The man and his mathematics are equally attractive to me. A thrilling character like him is rare in the history of mathematics. My relationship with him is close. Naturally, the reason is mathematics—it is the only recource to be close to him. No other matter can be discussed with him—anything else is in his own words ‘illegal thinking!’ It is only because of my own curiosity that I have come to know a few things about his life.

So—born in Hungary, his family was Jewish, he was pampered by his mother because his elder sisters died of scarlet fever, he was sharp in mathematics from an early age, etc.

After the First World War, Hungary’s political climate was not amenable. A few days of democratic governance was succeeded by the fascist regime of Bela Kun. Subsequently, Mikolos Horthy came to power after overthrowing Bela Kun. But Horthy was even more aggressive and fascist than his predecessor. Because his former ruler Bela Kun was Jewish, Horthy assumed that Jews were against him. So, he turned oppressive towards them. The Jews were stripped of their rights to study at a university. But this particular mathematician was successful in a national examination and was exempted from the prohibition. Because of this repressive behaviour, his heart was filled with disgust for the fascists. Once, a co-worker showed him a kitten. He picked the kitten up onto his lap, but it scratched him. Immediately putting the cat down, he said, ‘Fascist cat.’ The co-worker protested, ‘How could a cat be a fascist?’ He replied, ‘If you were a rat you would have realized.’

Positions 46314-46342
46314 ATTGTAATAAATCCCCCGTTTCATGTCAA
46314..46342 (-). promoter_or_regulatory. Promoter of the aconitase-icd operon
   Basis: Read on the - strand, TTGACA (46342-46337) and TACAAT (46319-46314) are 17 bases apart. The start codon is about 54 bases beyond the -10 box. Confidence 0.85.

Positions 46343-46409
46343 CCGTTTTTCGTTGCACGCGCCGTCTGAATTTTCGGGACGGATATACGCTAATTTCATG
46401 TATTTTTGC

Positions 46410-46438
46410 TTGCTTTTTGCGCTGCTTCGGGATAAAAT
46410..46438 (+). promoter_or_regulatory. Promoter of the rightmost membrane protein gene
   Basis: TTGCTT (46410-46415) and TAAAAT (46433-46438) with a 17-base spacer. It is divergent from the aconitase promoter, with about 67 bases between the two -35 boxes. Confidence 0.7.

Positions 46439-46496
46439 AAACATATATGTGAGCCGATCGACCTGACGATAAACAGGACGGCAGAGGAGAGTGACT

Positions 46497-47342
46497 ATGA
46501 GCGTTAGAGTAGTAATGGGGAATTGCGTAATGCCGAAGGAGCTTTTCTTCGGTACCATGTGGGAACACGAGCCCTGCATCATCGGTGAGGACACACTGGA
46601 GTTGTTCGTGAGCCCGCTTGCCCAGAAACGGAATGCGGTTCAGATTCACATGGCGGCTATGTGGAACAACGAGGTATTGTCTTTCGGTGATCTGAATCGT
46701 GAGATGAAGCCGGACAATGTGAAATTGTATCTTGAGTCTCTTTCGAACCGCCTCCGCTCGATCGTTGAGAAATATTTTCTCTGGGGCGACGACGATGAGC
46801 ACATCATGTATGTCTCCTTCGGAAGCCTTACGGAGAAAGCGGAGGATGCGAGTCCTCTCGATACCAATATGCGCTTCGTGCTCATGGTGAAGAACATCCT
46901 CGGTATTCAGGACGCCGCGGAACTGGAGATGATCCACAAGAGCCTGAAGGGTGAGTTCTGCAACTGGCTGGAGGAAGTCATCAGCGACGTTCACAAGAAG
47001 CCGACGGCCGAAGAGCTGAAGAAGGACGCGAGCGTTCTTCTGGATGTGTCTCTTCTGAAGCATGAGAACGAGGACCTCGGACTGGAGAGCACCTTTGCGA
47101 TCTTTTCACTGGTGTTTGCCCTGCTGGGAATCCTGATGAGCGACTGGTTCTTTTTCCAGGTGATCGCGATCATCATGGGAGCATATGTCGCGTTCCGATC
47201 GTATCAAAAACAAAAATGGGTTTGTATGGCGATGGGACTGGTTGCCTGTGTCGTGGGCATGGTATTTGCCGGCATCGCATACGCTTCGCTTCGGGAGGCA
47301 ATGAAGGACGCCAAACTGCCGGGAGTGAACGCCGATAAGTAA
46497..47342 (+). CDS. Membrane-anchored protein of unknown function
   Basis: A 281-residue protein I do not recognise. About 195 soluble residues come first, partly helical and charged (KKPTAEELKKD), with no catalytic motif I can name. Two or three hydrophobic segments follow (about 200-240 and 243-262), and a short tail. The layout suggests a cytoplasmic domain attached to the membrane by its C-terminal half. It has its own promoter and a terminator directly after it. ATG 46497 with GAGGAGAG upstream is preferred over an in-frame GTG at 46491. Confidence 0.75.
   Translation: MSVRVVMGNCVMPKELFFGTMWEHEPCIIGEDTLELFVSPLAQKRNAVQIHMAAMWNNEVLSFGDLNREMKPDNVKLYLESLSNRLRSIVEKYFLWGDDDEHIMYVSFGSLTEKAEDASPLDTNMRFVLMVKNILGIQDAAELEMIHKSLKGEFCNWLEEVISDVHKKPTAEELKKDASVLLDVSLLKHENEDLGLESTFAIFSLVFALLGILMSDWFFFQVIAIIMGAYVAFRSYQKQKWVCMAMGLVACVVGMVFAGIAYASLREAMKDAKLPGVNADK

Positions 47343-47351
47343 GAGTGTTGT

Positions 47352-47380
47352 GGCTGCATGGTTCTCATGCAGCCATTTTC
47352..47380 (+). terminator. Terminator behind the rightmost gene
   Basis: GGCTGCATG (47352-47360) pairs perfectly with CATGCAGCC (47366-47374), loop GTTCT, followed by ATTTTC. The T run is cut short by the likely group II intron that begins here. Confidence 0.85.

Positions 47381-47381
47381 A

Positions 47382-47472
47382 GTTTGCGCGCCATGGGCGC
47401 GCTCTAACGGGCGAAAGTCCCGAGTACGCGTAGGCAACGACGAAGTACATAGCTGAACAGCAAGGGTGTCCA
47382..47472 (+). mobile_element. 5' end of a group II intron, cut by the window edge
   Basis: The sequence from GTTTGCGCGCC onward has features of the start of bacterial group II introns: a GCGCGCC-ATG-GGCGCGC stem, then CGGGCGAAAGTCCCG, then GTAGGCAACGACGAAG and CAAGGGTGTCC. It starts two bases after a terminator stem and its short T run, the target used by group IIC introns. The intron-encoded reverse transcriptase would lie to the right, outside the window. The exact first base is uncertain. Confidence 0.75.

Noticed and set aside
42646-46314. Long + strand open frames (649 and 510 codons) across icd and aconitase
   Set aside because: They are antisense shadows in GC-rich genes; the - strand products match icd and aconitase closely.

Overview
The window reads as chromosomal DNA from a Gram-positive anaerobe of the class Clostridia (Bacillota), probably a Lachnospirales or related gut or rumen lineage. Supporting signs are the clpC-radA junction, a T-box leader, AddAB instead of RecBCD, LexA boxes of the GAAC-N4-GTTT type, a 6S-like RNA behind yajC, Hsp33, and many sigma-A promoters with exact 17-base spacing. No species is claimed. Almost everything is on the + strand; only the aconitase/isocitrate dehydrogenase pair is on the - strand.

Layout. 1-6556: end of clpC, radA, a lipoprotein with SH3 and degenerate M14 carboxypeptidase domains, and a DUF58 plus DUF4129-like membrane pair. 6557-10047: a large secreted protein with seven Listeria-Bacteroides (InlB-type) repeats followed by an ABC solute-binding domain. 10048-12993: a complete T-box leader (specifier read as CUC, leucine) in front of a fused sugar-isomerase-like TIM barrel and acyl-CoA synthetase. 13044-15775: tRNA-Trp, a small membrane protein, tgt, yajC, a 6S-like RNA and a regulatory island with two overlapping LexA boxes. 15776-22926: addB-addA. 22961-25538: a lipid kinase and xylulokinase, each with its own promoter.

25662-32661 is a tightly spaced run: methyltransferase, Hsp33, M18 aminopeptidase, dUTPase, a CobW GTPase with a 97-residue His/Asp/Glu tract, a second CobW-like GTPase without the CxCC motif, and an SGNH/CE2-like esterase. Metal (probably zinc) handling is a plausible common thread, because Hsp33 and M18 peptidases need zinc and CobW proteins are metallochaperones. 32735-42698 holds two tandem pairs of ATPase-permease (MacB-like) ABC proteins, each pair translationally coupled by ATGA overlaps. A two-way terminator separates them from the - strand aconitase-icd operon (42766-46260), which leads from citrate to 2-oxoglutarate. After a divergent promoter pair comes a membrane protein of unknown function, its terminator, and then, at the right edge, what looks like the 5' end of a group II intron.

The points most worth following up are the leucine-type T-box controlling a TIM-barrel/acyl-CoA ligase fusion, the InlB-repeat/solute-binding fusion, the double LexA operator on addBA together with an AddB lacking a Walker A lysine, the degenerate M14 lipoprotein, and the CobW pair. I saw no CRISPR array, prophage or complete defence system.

Even though he did his PhD from Hungary, he was trying to move away from the fascist regime. He received a postdoctoral scholarship and took the opportunity to go to England. There he met Hardy and Ulam. Even after that he couldn’t return to Hungary due to Hitler’s growing influence. He proceeded to start his research at Princeton. While he was there, Hungary allied with Germany and as a result, America cut all communication with Hungary. Inevitably, he also lost all communication with his family in Hungary. After one year was over, the Princeton administration refused to extend his scholarship for more than six months. Feeling insulted, he immediately left Princeton. And thus began his life as a nomad. He started wandering from one university campus and conference to another.

Towards the end of the Second World War, Russia liberated Hungary. Only then he received the news that most of his relatives had died in Auschwitz, and his father had also died of a heart-attack. He returned to Hungary and frequently travelled to England and America. But there came a time when America refused to give him an entry visa, and he started living in Israel. The mathematicians appealed to the American government. He once joked, ‘The American government is adamant about two matters—they will neither allow red China to enter the United Nations, nor me into the United States of America.’ At last, the prohibition against him ended, and he was able to move around freely.